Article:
Even if you didn't read about the Boston Mafia figures who won $100 million from the federal government, you probably had a hard time missing the picture of Joseph "The Animal" Barboza that ran with the story on Friday's Page A3.

With slicked-back hair, mutton- chop sideburns, big black sunglasses and a cigarette dangling from his mouth, Barboza is shown raising his right hand and taking an oath before a Congressional committee investigating organized crime in 1972.

You can't see his left hand, but it's a good bet its fingers were crossed.

Barboza, known as Joseph Bentley when he lived in Santa Rosa and -- later, when he was on trial for murder -- Joe Baron, was a professional liar. And Mafia enforcer. And government informant.

Mixing his trio of skills, he left a trail of broken bones and broken lives from Boston to Santa Rosa in the late '60s and early '70s. Though he died in 1975 -- the victim, naturally, of a mob execution -- Barboza was able to reach from the grave last week to put the hurt on another 300 million people: America's taxpayers.

A federal judge Thursday ordered us, through our government, to pay $101.8 million to four Boston-area men who were sent to prison for the 1965 slaying of a thug named Edward Deegan. Barboza, who likely was involved in Deegan's killing, was the government's key witness against the four, even though the FBI knew he was lying, the judge ruled.

Two of the men died in prison. The other two spent more than 30 years behind bars based on Barboza's lie.

That lie began to unravel in July 1970, just a couple of weeks after the murder of a 26-year-old Santa Rosa man named Clay Wilson, a few months before Wilson's body was found buried in a shallow grave near Glen Ellen, and about a year before Sonoma County would be introduced to one of the most colorful characters ever to darken our door.

Barboza, from New Bedford, Mass., came to Santa Rosa in 1969 after testifying in the Deegan murder case and another trial that nailed East Coast mob boss Raymond Patriarca. He was the first person ever put into the FBI's witness protection pro- gram, which sent him to Santa Rosa without notifying local authorities.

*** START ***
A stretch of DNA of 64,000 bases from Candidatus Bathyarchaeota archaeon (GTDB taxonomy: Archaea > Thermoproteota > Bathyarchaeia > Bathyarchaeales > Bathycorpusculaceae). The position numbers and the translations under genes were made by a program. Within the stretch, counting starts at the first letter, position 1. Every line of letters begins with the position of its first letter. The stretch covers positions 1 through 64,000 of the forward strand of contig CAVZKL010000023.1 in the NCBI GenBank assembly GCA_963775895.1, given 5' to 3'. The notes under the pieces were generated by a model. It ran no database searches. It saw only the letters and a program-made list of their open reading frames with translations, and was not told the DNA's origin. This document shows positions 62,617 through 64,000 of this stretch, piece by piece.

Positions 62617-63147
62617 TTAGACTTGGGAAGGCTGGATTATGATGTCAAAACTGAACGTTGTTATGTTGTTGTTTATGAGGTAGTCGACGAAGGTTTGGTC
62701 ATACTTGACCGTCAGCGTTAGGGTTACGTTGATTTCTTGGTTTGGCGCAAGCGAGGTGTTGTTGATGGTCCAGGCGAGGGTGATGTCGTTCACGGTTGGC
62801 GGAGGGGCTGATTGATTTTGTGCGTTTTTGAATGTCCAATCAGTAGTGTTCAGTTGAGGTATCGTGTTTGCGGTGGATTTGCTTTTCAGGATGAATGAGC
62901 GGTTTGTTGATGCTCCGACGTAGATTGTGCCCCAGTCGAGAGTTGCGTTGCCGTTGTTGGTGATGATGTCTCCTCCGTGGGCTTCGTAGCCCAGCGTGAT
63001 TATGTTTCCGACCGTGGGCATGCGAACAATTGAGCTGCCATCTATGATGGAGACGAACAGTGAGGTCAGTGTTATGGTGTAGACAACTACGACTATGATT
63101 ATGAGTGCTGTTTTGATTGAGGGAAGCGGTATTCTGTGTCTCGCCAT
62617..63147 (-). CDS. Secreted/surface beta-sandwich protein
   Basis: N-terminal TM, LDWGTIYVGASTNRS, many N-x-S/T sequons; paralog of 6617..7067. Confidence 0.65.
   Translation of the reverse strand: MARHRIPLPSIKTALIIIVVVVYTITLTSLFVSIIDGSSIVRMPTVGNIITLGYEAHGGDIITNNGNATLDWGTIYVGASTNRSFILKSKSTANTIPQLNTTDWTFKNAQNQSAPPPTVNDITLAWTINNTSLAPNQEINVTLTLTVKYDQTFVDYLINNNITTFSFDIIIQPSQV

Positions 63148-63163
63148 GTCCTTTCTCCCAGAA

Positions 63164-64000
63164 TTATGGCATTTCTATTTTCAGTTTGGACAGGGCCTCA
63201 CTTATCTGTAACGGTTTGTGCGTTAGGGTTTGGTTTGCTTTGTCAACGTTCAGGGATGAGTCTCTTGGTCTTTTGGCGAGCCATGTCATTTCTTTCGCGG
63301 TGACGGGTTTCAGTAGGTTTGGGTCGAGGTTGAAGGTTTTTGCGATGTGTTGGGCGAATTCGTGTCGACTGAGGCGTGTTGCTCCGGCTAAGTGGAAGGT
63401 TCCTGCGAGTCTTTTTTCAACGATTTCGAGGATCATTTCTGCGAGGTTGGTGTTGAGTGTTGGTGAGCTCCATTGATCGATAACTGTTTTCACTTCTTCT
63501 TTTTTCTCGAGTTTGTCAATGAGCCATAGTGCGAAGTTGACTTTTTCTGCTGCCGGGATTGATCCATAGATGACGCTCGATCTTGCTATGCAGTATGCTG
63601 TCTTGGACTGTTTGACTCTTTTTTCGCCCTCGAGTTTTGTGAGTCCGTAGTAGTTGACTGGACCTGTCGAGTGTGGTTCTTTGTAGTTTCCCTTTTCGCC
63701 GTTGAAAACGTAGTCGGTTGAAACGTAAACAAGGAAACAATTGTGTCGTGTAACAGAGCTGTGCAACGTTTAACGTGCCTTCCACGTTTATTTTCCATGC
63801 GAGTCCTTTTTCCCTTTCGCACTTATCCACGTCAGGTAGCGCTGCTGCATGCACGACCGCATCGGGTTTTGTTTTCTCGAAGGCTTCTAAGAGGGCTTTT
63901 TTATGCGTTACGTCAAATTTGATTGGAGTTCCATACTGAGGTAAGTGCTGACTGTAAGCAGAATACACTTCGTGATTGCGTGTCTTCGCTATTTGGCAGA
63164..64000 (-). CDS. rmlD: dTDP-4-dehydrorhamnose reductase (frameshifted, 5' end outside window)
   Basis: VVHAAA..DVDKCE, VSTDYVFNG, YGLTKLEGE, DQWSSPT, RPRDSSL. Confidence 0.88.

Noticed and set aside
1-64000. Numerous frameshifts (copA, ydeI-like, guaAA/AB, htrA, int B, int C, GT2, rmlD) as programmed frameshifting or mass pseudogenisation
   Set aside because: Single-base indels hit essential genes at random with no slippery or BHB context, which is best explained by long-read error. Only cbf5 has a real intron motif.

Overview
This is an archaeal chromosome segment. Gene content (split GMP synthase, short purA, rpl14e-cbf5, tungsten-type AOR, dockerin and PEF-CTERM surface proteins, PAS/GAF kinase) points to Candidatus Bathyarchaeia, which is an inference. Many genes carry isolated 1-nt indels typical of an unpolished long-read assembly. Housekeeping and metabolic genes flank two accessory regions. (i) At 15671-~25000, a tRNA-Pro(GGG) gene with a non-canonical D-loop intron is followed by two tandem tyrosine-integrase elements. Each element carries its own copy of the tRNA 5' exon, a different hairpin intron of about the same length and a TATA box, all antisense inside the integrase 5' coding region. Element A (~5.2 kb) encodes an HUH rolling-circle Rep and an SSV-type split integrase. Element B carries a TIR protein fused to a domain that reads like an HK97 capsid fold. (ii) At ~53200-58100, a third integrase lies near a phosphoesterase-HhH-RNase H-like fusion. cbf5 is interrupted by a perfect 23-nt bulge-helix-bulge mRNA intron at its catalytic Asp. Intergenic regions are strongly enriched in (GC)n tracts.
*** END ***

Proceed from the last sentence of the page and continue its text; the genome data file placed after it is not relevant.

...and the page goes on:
He soon established a reputation as a smooth-talking tough guy who carried around a small arsenal of guns and wore a bullet-proof vest.

He shot Wilson in a dispute over $300,000 worth of securities stolen in a Petaluma burglary. Two weeks later, Barboza was arrested in New Bedford on a parole violation. While in jail there, he let fellow inmates in on a couple of secrets: One, he was willing to recant his testimony in the Deegan case if the Mafia would give him $500,000, and two, he had killed a man in California.

Authorities soon heard about both secrets. After a visit from a man from the Justice Department, Barboza decided to stick with his original testimony in the Deegan case. Then he was sent back to Sonoma County to stand trial for Wilson's murder.

That 1971 trial was a local sensation, with Barboza mugging for the cameras, threats against witnesses, jailhouse visits from federal agents and talk of sequestering the jury to protect them from Mafia intimidation. Two East Coast witnesses alleged the FBI was secretly helping with Barboza's defense. Three Justice Department officials came here to praise his role in convicting Deegan's "killers" -- the same men who won $101.8 million last week.

Barboza brought his murder trial to a halt when he pleaded to a lesser charge. He was sentenced to five years to life in state prison.

Released after just four years, he was free just four months before he was gunned down in 1975 on a San Francisco street. A former prison pal was convicted of setting up the hit.

During his trial, Barboza gave a letter to a Press Democrat reporter.

"It was a pleasure to live in Santa Rosa," the hit man wrote.

Chris Coursey is at 521-5223 or chris.coursey@ pressdemocrat.com.